More bad news from the public schools of Louisiana. Our kids aren’t even learning how to cheat.
Perhaps you thought the idea was that kids should be taught not to cheat. If so, it may be some time since you were in a classroom. The idea that teachers function in loco parentis, and assist the moral development of their charges, seems to be going the way of Latin.
Once upon a time, cheating was regarded as futile in the long run, because students won’t learn anything that way, but it has become quite popular in the era of “high-stakes testing.” Thus, teachers who once recognized a duty to keep kids honest nowadays often conspire to juice up the scores.
No doubt most teachers play it straight, but it seems that every few months another school is found to have cooked the books. The latest to attract the attention of the state inspector general is L.B. Landry-O. Perry Walker High School, which is run by the Algiers Charter School Association.
If the kids hoped to learn the art of cheating while evading detection, the faculty at Landry-Walker has let them down big-time. A subtler approach is required than the school displayed with geometry exams, for instance.
Geometry was not exactly the forte of either Landry or Walker before the schools merged in 2013. At Landry, in particular, theorems were evidently not a popular diversion. Fewer than 1 percent earned an “excellent” rating there. At Walker, 12 percent merited that accolade.
A mere year later, the school was crammed with budding Euclids. Landry-Walker rated 78 percent excellent at geometry, outperforming even the brainy kids at Lusher Charter School. Since math and reading scores had also shot up dramatically at Landry-Walker in 2013, it was obvious that the kids had received an illicit boost. A more reliable measure of the school’s academic performance was the paltry 13 percent that met the modest requirements of the Taylor Opportunity Program for Students, under which students get their tuition paid at Louisiana colleges. When the state sent monitors in, the suspicious test scores returned to a more realistic level.
It hardly came as a surprise, therefore, when state education officials announced last week that they had called in the inspector general after uncovering “multiple indicators of potential malfeasance” at Landry-Walker.
More than a year ago, Algiers Charter School Association CEO Adrian Morgan acknowledged that cheating may have occurred; test scores were too fishy to be otherwise explained. School Principal Mary Laurie was regarded as adept at turning bad schools around, but these scores were the greatest miracle since water was turned into wine. Morgan got canned last month, and Laurie was suspended this week.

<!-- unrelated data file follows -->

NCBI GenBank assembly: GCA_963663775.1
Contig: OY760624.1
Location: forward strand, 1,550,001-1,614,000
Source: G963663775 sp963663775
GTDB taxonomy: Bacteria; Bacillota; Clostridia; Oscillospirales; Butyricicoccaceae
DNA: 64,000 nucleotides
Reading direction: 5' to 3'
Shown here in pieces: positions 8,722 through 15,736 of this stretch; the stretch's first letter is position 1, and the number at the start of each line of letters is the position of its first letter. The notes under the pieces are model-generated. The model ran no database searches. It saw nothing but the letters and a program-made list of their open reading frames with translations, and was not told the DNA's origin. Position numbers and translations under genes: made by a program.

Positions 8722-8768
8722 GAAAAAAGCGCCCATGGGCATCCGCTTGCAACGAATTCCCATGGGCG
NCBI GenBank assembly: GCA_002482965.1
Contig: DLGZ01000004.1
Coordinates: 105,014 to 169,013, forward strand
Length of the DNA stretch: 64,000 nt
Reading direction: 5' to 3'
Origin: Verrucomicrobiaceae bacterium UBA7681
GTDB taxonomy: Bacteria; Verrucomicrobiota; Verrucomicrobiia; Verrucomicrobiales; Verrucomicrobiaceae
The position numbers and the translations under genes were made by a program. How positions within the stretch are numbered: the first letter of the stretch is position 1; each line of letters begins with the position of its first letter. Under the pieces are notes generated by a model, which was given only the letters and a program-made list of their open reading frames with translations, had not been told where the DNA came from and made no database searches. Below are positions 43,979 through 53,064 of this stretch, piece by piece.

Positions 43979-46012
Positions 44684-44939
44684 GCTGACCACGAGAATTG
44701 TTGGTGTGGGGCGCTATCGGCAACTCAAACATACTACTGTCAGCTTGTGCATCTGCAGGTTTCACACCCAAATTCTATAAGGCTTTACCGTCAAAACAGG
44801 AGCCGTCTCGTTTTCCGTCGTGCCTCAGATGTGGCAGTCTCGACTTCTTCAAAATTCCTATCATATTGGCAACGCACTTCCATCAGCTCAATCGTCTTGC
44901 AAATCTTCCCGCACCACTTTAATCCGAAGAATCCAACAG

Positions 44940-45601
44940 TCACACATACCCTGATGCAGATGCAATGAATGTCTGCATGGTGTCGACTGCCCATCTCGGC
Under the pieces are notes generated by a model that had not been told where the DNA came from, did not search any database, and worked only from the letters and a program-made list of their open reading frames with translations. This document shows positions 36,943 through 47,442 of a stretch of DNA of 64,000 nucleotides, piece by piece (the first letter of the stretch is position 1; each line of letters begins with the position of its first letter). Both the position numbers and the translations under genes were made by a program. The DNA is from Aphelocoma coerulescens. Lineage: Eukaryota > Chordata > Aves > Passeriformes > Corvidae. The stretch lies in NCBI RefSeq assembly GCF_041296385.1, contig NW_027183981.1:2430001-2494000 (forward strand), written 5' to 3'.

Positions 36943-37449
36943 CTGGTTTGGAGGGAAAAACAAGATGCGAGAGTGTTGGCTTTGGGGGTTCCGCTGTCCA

Charter schools may be run by nonprofits, but that doesn’t mean the people who work in them go short. Morgan was making $234,000 a year, for instance. Admittedly, the Algiers association runs one of New Orleans’ largest groups of charter schools, but if Landry-Walker is any guide, it has not saved the public schools yet.
The most effective way for charter schools to demonstrate the superiority claimed on their behalf is to deliver improved scores on tests that the state uses to rate them every year.
The price to pay for unsatisfactory performance on those tests can be a stiff one — the state may close down charters or remove regular schools from local control — so the temptation to fake scores is strong. It has, in several instances, apparently been irresistible.
Sadly, our teachers need to do a lot more work on their cheating skills. A state bureaucrat who might be impressed with a gradual upward trend will always smell a rat when scores go suddenly through the roof. Students involved in the fraud at Landry-Walker didn’t learn until it was too late that being too obvious means you’ll never get away with it.
Perhaps it is just as well that they are not being taught to cheat more effectively. This way they may be less likely to think of themselves as smart operators, a delusion that commonly leads to a federal indictment down the road.
That’s one reason teachers traditionally see their role as producing honest and productive citizens.